In previous articles, we have discussed topics related to advancing equipment maintenance practices, such as our series on The Maintenance Journey, Safely Extending Oil Change Intervals, and World Class Oil Analysis Program (Parts I & II). You can find all of these articles within the Archives section on the home page.
Continuing with this theme, we will be reviewing the use of premium lubricants to safely extend oil drain intervals. First, we must define what “premium” lubricants are and how they are different from “non-premium” lubricants.
Premium lubricants are engineered and formulated to perform above the standards that exist for various applications. For heavy duty diesel engine oils, the American Petroleum Institute (API) sets the performance standard, which is known as the API Service Category. In conjunction with representatives of the engine manufacturers, the additive and lubricant companies, ASTM and other interested parties, API sets minimum performance standards for engine lubricants, as well as the development of engine and bench tests needed to verify performance.
The current API Service Category for heavy duty diesel engines is CJ-4, while the next service category is under development and is known as PC-11. The whole process is outlined in the Engine Oil Licensing and Certification System, which you can learn more about at the API website.
The important point is that API and the manufacturers set minimum performance standards for lubricants, but they do not create maximum performance standards. It is the realm above the minimum performance standards where premium lubricants are intended to work and separates them from standard lubricants. You may ask why lubricant companies don’t just make “premium” products. The simple answer is that there are costs associated with increased performance. Pushing the boundaries of base oil and additive technology can result in many advances in lubrication performance, but those advancements come at a cost. Of course, there are limits to what end users will pay for increased performance, so there must be a balance between what is possible and what is practical.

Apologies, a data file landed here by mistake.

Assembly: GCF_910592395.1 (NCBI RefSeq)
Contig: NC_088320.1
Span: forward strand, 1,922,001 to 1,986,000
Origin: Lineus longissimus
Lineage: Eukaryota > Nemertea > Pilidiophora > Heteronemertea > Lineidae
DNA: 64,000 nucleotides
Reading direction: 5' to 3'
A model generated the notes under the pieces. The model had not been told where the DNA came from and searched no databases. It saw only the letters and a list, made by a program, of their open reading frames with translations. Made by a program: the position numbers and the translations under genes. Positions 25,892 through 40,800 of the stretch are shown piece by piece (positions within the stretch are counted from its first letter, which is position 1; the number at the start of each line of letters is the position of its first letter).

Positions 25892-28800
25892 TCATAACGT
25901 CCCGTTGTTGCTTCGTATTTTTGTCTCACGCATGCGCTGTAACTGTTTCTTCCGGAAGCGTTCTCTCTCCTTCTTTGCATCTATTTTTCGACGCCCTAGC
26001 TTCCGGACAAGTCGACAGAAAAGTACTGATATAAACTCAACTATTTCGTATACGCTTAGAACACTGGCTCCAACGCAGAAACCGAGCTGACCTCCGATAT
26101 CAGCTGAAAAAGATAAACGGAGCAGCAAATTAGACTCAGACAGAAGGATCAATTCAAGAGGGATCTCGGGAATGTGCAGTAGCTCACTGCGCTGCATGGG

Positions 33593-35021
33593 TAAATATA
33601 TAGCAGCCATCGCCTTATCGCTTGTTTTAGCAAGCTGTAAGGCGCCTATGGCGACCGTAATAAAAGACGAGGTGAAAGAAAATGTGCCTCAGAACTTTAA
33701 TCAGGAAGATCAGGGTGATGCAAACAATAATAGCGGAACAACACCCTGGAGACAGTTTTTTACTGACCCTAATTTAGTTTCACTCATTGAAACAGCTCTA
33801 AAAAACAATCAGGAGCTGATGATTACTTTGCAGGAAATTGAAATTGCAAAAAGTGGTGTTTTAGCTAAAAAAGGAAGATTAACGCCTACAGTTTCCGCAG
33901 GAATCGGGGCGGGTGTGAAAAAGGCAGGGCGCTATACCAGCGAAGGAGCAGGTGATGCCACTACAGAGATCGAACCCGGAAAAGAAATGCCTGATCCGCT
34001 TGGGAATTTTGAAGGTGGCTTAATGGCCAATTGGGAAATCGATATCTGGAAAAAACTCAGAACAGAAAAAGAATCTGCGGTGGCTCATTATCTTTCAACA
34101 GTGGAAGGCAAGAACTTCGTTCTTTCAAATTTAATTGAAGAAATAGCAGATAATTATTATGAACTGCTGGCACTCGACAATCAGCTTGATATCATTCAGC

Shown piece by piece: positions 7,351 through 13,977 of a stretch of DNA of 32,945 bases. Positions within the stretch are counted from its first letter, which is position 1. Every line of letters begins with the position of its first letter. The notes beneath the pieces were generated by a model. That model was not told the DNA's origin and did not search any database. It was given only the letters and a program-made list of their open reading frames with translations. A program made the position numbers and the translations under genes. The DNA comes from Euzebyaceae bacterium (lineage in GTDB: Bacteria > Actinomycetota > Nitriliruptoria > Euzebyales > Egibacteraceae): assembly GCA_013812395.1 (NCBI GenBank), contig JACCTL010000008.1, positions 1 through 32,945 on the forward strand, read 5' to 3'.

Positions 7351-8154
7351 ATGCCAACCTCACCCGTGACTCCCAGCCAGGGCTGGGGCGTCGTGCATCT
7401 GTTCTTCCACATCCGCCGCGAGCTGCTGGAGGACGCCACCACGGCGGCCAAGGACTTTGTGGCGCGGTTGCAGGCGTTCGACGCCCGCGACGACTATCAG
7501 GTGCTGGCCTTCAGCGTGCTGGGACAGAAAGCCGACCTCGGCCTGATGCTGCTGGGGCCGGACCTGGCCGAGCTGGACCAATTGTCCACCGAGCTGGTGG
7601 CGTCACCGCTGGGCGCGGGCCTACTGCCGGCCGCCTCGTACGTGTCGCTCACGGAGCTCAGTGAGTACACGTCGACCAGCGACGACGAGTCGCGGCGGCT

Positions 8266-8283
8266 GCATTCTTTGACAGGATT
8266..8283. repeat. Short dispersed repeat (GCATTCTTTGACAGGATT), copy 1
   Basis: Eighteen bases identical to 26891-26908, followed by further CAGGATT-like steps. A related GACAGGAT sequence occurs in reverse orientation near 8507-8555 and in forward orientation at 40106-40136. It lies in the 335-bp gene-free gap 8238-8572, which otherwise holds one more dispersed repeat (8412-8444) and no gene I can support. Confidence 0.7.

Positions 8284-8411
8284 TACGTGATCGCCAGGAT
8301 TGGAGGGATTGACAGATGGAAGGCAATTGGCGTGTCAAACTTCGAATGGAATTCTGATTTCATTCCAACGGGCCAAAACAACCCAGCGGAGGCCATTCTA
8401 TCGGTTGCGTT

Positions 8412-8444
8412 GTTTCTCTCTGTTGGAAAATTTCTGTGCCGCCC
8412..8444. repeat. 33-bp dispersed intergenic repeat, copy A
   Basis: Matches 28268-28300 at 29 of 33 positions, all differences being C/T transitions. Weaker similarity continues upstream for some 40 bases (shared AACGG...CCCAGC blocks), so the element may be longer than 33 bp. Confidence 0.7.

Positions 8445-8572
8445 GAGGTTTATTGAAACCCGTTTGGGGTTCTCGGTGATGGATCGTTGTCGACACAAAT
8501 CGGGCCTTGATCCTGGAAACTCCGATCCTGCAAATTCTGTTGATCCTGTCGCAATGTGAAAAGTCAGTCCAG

But, are costs for premium lubricants really higher? The answer to that is realized when you understand the difference between price and overall maintenance cost. Price is what you pay for a product and cost is the aggregate of expenses incurred. This is why premium products can be very cost-effective when used to extend drain intervals. The benefit from the reduction of overall maintenance costs outweighs a higher initial acquisition price.
You may be wondering if premium lubricants must be used to safely extend drain intervals or if standard non-premium products achieve the same result. Well, the answer to that has to be qualified. Do the products in question meet the minimum performance standard for the application? Have you completed a baseline assessment of your current maintenance practices? If so, have you addressed any shortcomings uncovered by that assessment? Do you have a comprehensive oil analysis program in place?
We’ve covered each of these topics in previous Engineering Solutions articles. If you have answered “yes” to the above questions, then you may be able to extend drain intervals using standard, non-premium lubricants. However, to ultimately extract maximum cost reductions, you should consider upgrading to premium products. This will allow for greater oil drain extensions and, at the same time, provide superior lubrication and protection of your assets.
We recommend that you consider working with a lubrication specialist, such as a member of the Castrol Field Engineering team, who can provide guidance as you make changes to your equipment maintenance program.